3 New(ish) Nature Documentaries You Need to Watch
'Honeyland,' 'Into the Canyon,' and 'Okavango: River of Dreams' are generating buzz at Sundance and the Oscars. You can also stream them online.
Outside's long reads email newsletter features our strongest writing, most ambitious reporting, and award-winning storytelling about the outdoors. Sign up today.
Every January, I allow myself a handful of New Year’s resolutions. These always happen a little bit late, because I’m too superstitious to think about what I don’t like about myself on the first day of the year. For 2020, I set a goal of watching more smart documentaries instead of kind-hearted baking shows and, for once, my resolution was perfectly timed. After all, January is the month that the Sundance Film Festival lineup and the Oscar nominations herald the season’s best nonfiction films.
Here are three nature-focused documentaries that are generating buzz right now, all of which are available to stream online so that you, too, can put “Watch more smart stuff” on your to-do list and immediately check it off.
The Oscar-nominated Honeyland is a soothing back-to-the-land film experience for about 15 minutes, then quickly erupts into chaos. It tells the story of Hatidze Muratova, the last female wild beekeeper in Europe, who also appears to be the most nurturing woman on the planet: she cares for her ailing mother, far-flung beehives, and various pets with unwavering attention. Muratova adheres to a “half for me, half for you” policy with the bees, knowing that if she takes too much, they won’t have enough to live on and may start attacking other hives. Her life—and the bees’ lives—takes a stressful turn when a loud, boisterous family moves in next door with a ton of cows and questionable homesteading skills.
Filmmakers Ljubo Stefanov and Tamara Kotevska camped in Muratova’s backyard for days at a time over the course of three years to capture the escalating drama; they succeeded so much that at times it’s hard to believe Honeyland isn’t scripted. We easily eavesdrop on conversations and other sonic interruptions as the neighbors bulldoze past Muratova’s traditional beekeeping practices. The tension between the neighbors depicts the ecological destruction and economic stakes surrounding the global honeybee crisis in deeply personal terms. By the end of Honeyland, I was shouting at my screen every time someone took more than half the honey from the bees.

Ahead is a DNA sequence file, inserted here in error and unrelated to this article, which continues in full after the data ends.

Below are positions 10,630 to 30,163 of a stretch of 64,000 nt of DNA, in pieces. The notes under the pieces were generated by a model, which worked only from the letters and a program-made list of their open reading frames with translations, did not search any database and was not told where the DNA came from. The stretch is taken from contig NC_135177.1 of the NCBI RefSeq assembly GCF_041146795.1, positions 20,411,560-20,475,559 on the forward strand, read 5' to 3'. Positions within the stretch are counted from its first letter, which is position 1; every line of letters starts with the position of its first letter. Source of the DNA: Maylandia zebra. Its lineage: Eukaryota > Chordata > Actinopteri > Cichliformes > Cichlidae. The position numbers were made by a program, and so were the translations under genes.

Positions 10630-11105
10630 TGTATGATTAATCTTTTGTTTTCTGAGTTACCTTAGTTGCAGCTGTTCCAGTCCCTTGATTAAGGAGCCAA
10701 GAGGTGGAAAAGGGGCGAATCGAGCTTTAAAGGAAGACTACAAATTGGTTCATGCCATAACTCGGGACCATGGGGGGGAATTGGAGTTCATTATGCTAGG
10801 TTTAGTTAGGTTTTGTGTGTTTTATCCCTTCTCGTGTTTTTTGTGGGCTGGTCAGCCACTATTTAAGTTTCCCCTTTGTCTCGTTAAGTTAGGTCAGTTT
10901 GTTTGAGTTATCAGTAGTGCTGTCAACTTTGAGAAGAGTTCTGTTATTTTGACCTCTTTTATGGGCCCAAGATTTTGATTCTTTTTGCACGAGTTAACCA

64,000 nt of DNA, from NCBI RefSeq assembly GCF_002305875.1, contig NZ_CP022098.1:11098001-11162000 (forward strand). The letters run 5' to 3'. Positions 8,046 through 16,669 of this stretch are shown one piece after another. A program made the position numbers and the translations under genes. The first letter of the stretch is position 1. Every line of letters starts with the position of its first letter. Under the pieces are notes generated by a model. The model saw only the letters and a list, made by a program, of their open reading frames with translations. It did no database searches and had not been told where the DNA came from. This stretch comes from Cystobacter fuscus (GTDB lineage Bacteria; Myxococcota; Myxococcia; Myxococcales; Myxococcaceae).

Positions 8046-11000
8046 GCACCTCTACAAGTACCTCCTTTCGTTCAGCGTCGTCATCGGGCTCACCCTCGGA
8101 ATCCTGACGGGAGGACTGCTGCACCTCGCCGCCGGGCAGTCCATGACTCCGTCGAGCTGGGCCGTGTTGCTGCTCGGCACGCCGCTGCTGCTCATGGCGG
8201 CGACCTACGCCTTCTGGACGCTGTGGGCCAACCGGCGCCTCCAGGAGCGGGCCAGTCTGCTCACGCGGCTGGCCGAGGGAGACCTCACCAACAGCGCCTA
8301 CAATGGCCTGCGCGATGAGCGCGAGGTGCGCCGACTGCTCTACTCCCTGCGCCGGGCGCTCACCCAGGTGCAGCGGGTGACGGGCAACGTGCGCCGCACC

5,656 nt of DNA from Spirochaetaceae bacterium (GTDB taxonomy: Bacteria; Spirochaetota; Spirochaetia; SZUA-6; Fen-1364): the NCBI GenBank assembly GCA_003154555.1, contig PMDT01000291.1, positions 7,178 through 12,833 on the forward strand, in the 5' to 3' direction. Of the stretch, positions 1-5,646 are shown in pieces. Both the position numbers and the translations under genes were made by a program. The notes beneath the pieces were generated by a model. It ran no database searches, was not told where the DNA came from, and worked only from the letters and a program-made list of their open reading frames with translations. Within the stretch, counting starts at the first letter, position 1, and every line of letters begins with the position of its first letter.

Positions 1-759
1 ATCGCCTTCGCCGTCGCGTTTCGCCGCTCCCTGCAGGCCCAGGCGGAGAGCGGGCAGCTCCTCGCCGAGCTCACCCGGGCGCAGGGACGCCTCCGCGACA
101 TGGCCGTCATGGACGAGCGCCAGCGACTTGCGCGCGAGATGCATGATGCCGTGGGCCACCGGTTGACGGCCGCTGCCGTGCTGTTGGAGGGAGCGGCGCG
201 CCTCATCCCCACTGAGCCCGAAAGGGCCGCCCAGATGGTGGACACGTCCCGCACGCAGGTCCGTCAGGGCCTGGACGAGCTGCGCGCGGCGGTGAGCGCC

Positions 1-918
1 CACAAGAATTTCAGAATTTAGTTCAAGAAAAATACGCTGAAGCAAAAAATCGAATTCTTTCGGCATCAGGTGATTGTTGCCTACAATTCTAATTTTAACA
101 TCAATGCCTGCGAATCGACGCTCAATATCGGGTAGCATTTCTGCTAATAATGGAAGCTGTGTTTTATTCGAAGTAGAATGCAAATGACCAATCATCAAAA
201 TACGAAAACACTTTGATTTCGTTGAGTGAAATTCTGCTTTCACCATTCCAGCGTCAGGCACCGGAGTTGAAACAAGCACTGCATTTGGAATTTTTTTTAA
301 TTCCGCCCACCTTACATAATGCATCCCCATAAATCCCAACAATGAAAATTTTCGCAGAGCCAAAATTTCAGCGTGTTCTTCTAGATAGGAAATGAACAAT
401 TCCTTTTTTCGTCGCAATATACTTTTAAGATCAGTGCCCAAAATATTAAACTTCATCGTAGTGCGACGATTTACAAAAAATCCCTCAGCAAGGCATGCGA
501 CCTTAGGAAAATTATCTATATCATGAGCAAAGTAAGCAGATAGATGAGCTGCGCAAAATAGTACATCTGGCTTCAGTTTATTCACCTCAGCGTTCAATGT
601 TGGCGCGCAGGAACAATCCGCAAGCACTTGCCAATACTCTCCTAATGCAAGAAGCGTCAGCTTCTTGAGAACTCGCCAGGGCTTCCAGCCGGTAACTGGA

Streaming on Hulu. In U.S. theaters on July 26.
‘Into the Canyon’
This documentary, by Outside contributors Kevin Fedarko and Pete McBride, offers two main draws. First, you’re probably never going to see the Grand Canyon quite like the two of them did on their 750-mile thru-hike in 2016: there’s often no trail and therefore plenty of opportunities to get very far away from a water source or peer into the canyon from a precarious ledge (a feeling that Fedarko and McBride really lean into with acrophobia-triggering, handheld camera shots). Second, Into the Canyon will appeal to those who enjoy fun, buddy-comedy sufferfests, which the filmmakers pull off easily: Fedarko, a writer, and McBride, a photographer and filmmaker, have been friends and collaborators for years.
But the journey goes into deeper territory. Alongside bouts of hyponatremia and monotonous dirt crunching, the two visit with Navajo Nation citizens, developers, national-park officials, and other stakeholders who are at odds about the future of the Grand Canyon. Their long hike is a useful narrative tool, exposing audiences to broader issues like uranium mining and expanding tourist development. It manages not to feel like a gimmick; we’re given a step-by-step meditation on a powerful and ancient landscape and a vivid lesson about just how quickly we could lose it.
Streaming on Disney+.
‘Okavango: River of Dreams’
This self-described love letter to Botswana’s Okavango Delta starts out… surprisingly, as in a Big Little Lies–like montage of elephants and water buffalo set to a dramatic cover of the Eurythmics’ “Sweet Dreams (Are Made of This).” There is no way to prepare for this experience (except with Big Little Lies) but, rest assured, the remainder of the film is about as traditional as nature documentaries get. That’s not a knock. The narration is majestically calming, and the camerawork is attentive, bordering on sensual. The best stuff includes footage of elephants—with fascinating close-ups of one crushing water lilies—and incredible bird’s-eye views of the animals as they travel through the wetlands; the soothing narrator explains that elephants create “mosaics” that direct the flow of water around the delta. Who knew! There’s always room in our brains for bits of trivia about critical wildlife sanctuaries, and Okavango is a particularly beautiful addition to the canon.
The three-part series is streaming on Amazon Prime Video. A feature-length director’s cut premiered at Sundance on January 26.